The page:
January 4, 2011
Portland, Maine's Show Poster King
Kris Johnsen is Portland, Maine’s Rick Griffin. Just as Griffin translated 1960’s San Franciscan psychedelia into imagery for local bands, Kris renders all that is Portland East into screen printing ink and poster stock. His art and typography, all hand done, introduce bands from the four corners of the map to the city of beards, boots and summer salt air.
How did you get into the show poster business?
I came up here to Portland for art school. I wanted something small, and this was a small school in a small town. That was after I went to school in Boston for a year and decided I didn’t really like the school, so I took some time off.
In Boston I’d just design show posters for shows that weren’t promoted very well—I wouldn’t even get permission. You know when you’re a kid and you draw your favorite band’s logo on your notebook? I basically just did that a couple of times and that’s how I started doing it. Mostly just collages, sticking text on paper, all black and white. I got the password to the copier—the teacher’s copier, which I wasn’t supposed to and I could print off as many sheets as I wanted—and that was that.
Do you remember the bands you started out doing posters for?
It was all really bad hardcore bands—like scream-o bands—stuff that I guess I’m glad I listened to but I don’t really listen to any more.
Did you ever get any recognition for doing that stuff down there? From bands or venues?
No. Not really.
Everything just came together here in Portland?
Yeah, I guess. I started working at Space [Portland’s local non-profit arts venue] the same week I got the studio, which was by chance. I was like ‘let me do a poster’ for some random show and they were like ‘well, do an image and we’ll see.’ And it worked out.
You screen print all of your posters by hand and your set up is pretty DIY, but it definitely makes them stand out. Was that an intentional thing?
No, I took one screen printing class when I was in Boston, but it was basically by accident. I didn’t really even know what it was but we had to pick classes one semester and I was one short and my friend was going to a class, so I tagged along with her. And then I ended up staying in it and loving it. I went to school for graphic design, but I used the print making facilities and three of my best friends were printmakers so I would hang out there a lot.
Then I got out of school and didn’t really do anything. I was like, ‘I need to do something.’ So me and a friend were going to open up a studio together and he ended up kind of bailing on me, but we scored all of this screen printing stuff on Craigslist for really cheap.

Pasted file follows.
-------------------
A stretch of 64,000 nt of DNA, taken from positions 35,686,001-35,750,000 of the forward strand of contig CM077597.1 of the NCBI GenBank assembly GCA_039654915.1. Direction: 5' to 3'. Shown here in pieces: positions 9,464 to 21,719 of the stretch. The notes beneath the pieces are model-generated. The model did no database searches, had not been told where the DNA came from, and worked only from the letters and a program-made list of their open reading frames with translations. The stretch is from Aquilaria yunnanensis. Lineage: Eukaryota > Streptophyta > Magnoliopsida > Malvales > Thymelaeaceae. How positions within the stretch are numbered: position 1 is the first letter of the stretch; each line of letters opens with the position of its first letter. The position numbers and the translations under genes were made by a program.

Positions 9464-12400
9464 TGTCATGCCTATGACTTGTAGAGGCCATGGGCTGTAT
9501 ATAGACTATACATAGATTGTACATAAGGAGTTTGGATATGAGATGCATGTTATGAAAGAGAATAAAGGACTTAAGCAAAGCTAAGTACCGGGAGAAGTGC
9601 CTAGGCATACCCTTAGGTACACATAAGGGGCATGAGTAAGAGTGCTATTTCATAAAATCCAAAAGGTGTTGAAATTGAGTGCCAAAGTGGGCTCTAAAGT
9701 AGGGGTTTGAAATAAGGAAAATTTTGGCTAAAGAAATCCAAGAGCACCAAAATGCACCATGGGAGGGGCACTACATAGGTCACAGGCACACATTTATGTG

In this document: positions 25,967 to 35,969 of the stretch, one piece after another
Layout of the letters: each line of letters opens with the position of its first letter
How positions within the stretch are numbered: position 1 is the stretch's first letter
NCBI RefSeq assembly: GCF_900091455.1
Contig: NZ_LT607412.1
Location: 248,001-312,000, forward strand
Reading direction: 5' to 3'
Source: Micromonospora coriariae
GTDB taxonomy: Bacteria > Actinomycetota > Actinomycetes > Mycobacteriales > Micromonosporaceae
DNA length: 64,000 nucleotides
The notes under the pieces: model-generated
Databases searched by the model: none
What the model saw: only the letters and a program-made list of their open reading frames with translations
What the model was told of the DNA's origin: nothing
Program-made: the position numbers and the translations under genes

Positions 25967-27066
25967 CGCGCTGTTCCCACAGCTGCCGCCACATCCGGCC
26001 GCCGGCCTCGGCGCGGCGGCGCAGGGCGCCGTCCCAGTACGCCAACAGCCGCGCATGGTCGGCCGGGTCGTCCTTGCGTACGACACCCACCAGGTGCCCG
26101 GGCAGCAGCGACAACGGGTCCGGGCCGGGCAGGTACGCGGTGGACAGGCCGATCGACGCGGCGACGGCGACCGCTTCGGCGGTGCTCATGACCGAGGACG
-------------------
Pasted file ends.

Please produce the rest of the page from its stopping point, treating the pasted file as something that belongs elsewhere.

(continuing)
So why posters for bands?
Show posters are just good to work with because you have the band name or other stuff that’s been done for them, so you can kind of get ideas. I mean, you’re not going to put something totally different, but then sometimes you can and it works—it’s weird.
It doesn’t go off just what their name is, more like who they are and would fit in with that. Like if it’s fun poppy rock and at the same time I’m into drawing these mix tapes, that’s perfect. I’ll do something like draw references into the mix tapes—basically just listening to the band, feeling them out and making it work.
What’s your actual process like?
All the ones I’m doing now I sketch them out. And then I’ll scan them all in and I’m mostly coloring on the computer now. I pretty much get a finished piece on the computer, print out all the transparencies and then it goes back to doing it all by hand—printing it all by hand. It kind of goes from hand to computer back to hand. I just don’t like sitting on a computer for that long.
You’re generally a calm guy, pretty laid back, so it seems like your method and the medium—hand sketching and screen printing— are complimentary in terms of making the most of imperfection.
It’s tricky, but I pretty much know that what I draw won’t get burnt [onto a screen] perfectly. I’ll just take this thing out of my sketchbook and make it black and white and it will be kind of grainy but I kind of like that. Lately I’ve been paying more attention to what will come out clean and what won’t, because I guess as a printer you strive for excellence. I actually hate it when it doesn’t come out clean, but that’s the thing I hear the most from people—‘that’s why I like screen prints, because it’s not perfect.’
What’s your goal with all this? Is the ideal result of a poster having a band be psyched about it and having a successful show here in town? Or are you developing a little cottage industry for yourself on the sly?
I kind of just like doing it—being around great people here and being active but also getting my stuff out there on the internet. Blogging sometimes is awesome—I love being local but you have to get out there.
In some scenarios, it’s actually happened where I have set up the show for the band in the first place, too. We know we want people there and posters are one way to make that happen. One time I was just like ‘I’m going to make 100 of these posters’ and I totally wasted money, but I really wanted the show to do well and it actually did. The bands were psyched and they ended up asking me to do a poster for a North American tour. I did 150 7-color posters for that and they sold out.
Who knows what that turns into, but there are artists out there today who do one print a month and they sell out in like minutes—like 550 copies. That wouldn’t be bad.